Who are the Houthi rebels of Yemen, and why are they at the center of global attention?

Elizabeth Smith

Recently, the term “Houthi” has become a central topic in the global media. But who are the Houthis? This Yemeni rebel group, known for its military actions and ideology, has attracted global attention for its attacks in the Red Sea and the Suez Canal, crucial routes for international trade.

Who are the Yemeni Houthis and who is their leader

Abdul-Malik al-Houthi, better known as Abu Jibril, is the political and religious leader of the Houthis. Born in 1979 in Saada, northern Yemen, Abdul-Malik comes from an influential family that also included Hussein al-Houthi, founder of the movement and member of the Yemeni Parliament. After Hussein’s death, Abdul-Malik took his place at the helm of the movement.

The Houthis have built their ideology on opposition to Israel and the United States. Thus joining a triad known as the “axis of resistance,” which includes Hamas in the Gaza Strip and Hezbollah in Lebanon.

The movement gained further notoriety in 2014, when a military coalition led by Saudi Arabia intervened in Yemen to thwart their rise to power.

Who invaded Yemen

Saudi Arabia’s intervention in Yemen, which occurred in an attempt to counter the rise of the Houthis, triggered a devastating civil war. Thus leading to the deaths of hundreds of thousands of people and causing serious humanitarian crises.

Recent negotiations between the Houthis and Saudi Arabia have generated a glimmer of hope for peace in the region, with Saudi recognition of the Houthis’ right to govern the northern part of Yemen. This opening towards a dialogue could represent a crucial step towards resolving the conflict.

Initially a small group of rebels, the Houthis have received significant funding over time. Especially from Iran, a key ally in their fight.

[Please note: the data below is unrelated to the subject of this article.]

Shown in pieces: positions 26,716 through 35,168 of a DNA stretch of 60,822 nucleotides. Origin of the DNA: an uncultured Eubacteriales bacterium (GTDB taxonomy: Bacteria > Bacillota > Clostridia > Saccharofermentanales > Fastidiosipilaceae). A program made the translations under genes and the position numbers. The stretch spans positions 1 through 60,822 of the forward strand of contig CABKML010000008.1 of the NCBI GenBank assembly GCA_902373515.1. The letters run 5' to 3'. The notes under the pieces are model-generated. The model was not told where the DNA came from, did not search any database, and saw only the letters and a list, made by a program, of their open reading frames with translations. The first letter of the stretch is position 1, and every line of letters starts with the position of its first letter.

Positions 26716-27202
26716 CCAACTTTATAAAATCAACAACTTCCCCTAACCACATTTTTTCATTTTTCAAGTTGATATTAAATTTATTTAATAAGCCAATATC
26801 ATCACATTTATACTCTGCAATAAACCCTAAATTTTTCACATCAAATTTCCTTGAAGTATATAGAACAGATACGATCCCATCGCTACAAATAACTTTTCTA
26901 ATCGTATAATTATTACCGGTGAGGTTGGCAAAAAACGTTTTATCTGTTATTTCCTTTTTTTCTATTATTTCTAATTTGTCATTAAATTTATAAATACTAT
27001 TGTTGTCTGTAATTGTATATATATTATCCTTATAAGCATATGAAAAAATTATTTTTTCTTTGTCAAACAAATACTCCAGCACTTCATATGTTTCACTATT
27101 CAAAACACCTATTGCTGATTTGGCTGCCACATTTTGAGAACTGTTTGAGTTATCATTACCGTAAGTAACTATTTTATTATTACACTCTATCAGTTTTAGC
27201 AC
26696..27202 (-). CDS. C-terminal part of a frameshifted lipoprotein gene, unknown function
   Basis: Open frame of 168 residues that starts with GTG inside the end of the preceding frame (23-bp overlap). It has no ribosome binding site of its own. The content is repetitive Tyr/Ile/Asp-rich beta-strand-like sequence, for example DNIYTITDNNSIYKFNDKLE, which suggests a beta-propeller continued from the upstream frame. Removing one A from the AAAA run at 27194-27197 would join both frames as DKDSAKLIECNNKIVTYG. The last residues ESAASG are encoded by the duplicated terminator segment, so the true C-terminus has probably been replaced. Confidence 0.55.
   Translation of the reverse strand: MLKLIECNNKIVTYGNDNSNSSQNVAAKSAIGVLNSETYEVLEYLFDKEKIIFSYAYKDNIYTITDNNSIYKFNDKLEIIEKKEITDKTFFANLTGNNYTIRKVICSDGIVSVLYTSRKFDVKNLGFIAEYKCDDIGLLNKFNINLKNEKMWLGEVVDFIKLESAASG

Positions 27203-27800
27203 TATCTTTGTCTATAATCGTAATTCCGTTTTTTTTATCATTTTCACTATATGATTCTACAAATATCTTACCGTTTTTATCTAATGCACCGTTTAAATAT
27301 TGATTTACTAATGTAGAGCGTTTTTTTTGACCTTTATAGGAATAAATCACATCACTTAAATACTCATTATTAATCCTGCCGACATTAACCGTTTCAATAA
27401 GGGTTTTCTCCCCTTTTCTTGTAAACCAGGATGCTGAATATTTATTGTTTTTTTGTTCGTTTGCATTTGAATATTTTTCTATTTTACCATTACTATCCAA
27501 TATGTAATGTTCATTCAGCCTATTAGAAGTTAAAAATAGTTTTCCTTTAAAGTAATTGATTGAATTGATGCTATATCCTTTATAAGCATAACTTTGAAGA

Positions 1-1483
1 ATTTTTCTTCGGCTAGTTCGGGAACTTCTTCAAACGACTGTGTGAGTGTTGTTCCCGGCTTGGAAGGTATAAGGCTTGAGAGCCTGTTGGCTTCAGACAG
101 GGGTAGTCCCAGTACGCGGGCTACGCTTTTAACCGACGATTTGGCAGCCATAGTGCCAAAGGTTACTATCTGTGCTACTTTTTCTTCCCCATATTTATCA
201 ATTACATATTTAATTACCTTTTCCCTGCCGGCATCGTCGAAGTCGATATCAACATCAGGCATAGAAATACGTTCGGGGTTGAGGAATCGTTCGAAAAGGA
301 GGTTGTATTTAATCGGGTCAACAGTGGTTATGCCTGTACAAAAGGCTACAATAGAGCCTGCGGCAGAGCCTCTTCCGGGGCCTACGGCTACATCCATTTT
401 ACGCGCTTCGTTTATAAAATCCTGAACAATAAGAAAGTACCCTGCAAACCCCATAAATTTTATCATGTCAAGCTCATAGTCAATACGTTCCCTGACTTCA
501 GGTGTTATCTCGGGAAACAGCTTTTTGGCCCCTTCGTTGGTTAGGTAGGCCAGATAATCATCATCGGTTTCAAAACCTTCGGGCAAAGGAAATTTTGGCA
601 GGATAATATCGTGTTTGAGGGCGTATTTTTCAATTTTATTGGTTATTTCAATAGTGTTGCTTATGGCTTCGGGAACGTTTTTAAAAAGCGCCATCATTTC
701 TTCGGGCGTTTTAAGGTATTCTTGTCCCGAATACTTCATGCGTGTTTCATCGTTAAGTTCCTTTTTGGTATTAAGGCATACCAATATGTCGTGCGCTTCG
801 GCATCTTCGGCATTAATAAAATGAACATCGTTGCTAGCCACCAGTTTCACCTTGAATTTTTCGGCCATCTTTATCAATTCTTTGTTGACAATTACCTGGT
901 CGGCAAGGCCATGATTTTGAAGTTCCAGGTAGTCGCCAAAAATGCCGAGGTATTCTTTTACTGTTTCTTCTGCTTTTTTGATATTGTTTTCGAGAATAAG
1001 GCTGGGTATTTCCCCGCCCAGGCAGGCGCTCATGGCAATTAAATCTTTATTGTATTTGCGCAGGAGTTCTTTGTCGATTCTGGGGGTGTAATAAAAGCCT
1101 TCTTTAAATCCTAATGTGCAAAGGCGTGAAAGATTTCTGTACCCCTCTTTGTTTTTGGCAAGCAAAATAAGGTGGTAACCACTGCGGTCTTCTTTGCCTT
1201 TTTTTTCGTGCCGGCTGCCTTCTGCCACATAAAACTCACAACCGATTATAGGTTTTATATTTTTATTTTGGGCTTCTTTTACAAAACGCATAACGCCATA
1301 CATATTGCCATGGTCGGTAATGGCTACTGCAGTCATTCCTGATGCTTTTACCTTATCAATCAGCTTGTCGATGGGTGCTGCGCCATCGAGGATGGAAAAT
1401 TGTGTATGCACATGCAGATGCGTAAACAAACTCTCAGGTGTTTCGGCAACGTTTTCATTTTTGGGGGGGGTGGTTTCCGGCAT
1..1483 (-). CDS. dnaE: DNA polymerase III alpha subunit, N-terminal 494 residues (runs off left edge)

These funds have been instrumental in enhancing their military arsenal. Thus allowing them to equip themselves with long-range drones and anti-ship ballistic missiles. Thus significantly increasing their offensive and defensive capability in the context of the Yemeni conflict.

The Houthi maritime attacks

The Houthis have justified their attacks in the Red Sea as a way to protest Israel’s actions in Gaza. And to show solidarity with the Palestinian people. These actions have included attacks on ships heading to or departing from Israel.

The Houthis have conducted several attacks against commercial ships in the Suez Canal. One of the most relevant episodes was the seizure of the Galaxy Lander ship, diverted to a Yemeni port with a predominantly Filipino crew on board.

Iran, a known supporter of the Houthis, has played a crucial role in providing financial and military assistance to the group. This support has allowed the Houthis to improve their warfare capabilities and exert significant influence in the region.

What are the international implications

The Houthi attacks in the Red Sea and their links with Iran, Hamas and Hezbollah have raised international concerns about stability in the Middle East and the safety of maritime traffic. These actions have led to greater attention and interventions by various international actors to try to stabilize the situation.

The Houthi movement has had a significant impact on regional geopolitics and global trade. Their actions in the Red Sea and involvement in a prolonged civil war have attracted international attention. Thus raising questions about risk for global commercial chaos.

As the world continues to watch developments in Yemen, the figure of the Houthis remains central to the Middle East security and political debate.

Read also: World trade: why maritime transport is still crucial today

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